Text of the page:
California Students Won’t Need COVID-19 Vaccines to Attend School

The announcement by public health officials eliminates one of the state's last proposed pandemic restrictions.

On Friday, February 3, the California Department of Public Health (CDPH) announced that children attending public and private schools would not be required to get the COVID-19 vaccine.

According to the AP, the announcement precedes the planned end of California’s COVID-19 state of emergency on February 28. After that date, Governor Gavin Newsom will not be able to impose new pandemic restrictions.

However, the CDPH still strongly recommends students and staff get vaccinated.

On October 1, 2021, Governor Newsom announced plans to incorporate the COVID-19 vaccine into the list of required vaccinations to attend school. In January 2022, California State Senator Richard Pan introduced Senate Bill 871 to add the vaccine to the list and only allow certain medical exemptions.

These initiatives created pushback from parents and groups opposed to the bill, resulting in protests at rallies and school board meetings.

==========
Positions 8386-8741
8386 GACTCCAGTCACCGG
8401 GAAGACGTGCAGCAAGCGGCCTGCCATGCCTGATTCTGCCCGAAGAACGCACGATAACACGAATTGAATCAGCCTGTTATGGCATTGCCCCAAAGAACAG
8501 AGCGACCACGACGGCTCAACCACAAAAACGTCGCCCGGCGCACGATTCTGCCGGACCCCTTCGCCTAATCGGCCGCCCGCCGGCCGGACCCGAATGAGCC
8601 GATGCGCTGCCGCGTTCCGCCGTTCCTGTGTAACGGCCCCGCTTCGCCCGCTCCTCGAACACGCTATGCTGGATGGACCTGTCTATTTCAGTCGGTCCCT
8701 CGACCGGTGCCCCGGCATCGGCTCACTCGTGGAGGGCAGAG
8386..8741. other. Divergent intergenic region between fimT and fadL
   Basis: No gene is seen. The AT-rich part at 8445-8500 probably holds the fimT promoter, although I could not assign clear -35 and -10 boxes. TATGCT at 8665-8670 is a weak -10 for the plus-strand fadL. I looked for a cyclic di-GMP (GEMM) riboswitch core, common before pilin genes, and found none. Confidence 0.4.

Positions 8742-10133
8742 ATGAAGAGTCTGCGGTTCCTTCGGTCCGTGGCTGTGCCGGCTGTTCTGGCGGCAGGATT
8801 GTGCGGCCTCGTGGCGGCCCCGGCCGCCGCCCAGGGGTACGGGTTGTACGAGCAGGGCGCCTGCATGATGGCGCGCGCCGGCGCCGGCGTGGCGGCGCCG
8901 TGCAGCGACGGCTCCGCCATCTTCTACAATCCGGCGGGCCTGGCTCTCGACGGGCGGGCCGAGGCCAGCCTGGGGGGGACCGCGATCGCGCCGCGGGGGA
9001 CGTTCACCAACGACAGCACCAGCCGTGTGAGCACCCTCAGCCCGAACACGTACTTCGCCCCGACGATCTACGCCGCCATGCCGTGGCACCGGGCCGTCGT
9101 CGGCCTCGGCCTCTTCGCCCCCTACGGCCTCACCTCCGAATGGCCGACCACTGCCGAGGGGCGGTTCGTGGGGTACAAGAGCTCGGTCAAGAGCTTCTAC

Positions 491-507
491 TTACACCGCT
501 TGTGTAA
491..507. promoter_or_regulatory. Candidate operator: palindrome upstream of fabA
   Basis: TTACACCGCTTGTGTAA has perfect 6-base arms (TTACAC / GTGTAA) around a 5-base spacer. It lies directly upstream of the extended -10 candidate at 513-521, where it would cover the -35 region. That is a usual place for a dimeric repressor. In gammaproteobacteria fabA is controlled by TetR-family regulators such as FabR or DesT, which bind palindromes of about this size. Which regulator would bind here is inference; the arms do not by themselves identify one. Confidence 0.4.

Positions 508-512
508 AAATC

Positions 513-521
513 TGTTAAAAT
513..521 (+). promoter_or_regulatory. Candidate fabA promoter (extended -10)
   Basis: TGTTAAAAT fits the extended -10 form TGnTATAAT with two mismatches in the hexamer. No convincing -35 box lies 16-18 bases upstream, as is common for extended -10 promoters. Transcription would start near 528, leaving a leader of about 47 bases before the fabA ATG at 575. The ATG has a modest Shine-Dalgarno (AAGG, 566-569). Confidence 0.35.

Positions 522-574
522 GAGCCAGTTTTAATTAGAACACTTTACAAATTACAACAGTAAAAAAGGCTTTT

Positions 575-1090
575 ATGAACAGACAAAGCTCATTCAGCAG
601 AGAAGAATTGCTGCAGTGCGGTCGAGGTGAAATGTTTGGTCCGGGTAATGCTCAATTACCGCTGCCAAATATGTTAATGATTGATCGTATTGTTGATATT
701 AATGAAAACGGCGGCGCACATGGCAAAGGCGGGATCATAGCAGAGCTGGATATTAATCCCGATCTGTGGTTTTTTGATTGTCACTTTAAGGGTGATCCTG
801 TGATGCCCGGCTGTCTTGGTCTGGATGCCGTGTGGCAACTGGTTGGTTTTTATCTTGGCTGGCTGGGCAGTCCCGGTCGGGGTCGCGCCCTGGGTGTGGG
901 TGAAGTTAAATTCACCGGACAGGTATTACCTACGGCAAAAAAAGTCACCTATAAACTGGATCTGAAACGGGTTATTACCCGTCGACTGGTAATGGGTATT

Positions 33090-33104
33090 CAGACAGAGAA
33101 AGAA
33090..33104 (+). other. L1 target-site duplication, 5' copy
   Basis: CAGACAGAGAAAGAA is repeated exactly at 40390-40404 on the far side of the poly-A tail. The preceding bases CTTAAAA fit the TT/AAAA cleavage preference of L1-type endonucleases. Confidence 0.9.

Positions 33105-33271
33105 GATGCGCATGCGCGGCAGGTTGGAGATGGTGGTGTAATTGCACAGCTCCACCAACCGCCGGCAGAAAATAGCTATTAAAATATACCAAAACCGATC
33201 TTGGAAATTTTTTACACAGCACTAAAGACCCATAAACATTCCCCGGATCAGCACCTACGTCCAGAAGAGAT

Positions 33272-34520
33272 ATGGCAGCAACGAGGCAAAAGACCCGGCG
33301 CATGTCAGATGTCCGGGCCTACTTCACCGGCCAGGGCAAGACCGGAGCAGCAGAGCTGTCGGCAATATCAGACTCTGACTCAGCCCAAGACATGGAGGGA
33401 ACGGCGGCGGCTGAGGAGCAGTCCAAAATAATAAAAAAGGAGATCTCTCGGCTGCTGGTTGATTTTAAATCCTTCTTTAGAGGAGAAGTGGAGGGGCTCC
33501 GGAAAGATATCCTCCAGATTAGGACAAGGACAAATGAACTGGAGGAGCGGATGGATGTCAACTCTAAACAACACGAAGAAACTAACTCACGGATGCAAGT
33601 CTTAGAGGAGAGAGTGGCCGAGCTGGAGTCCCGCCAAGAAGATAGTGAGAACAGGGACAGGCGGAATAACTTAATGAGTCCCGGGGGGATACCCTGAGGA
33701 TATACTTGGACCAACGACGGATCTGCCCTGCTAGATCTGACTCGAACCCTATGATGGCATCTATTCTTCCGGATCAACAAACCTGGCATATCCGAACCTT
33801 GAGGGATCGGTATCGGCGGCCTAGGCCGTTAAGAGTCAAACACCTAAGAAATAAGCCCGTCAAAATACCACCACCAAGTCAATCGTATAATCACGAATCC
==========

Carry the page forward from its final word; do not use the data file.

Jonathan Zachreson, a father of three who founded Reopen California Schools, a group opposed to COVID-19 policies, said in an AP news report:

"This is long overdue… A lot of families have been stressed from this decision and worried about it for quite some time. I wish CDPH would make a bigger statement publicly or Newsom would make a public statement ... to let families know and school districts know that this is no longer going to be an issue for them."

Although COVID-19 is still considered a threat, the CDC’s COVID Data Tracker indicates that new cases are trending downward. In addition, the Biden administration recently announced that the COVID-19 national and public health emergencies will end on May 11.

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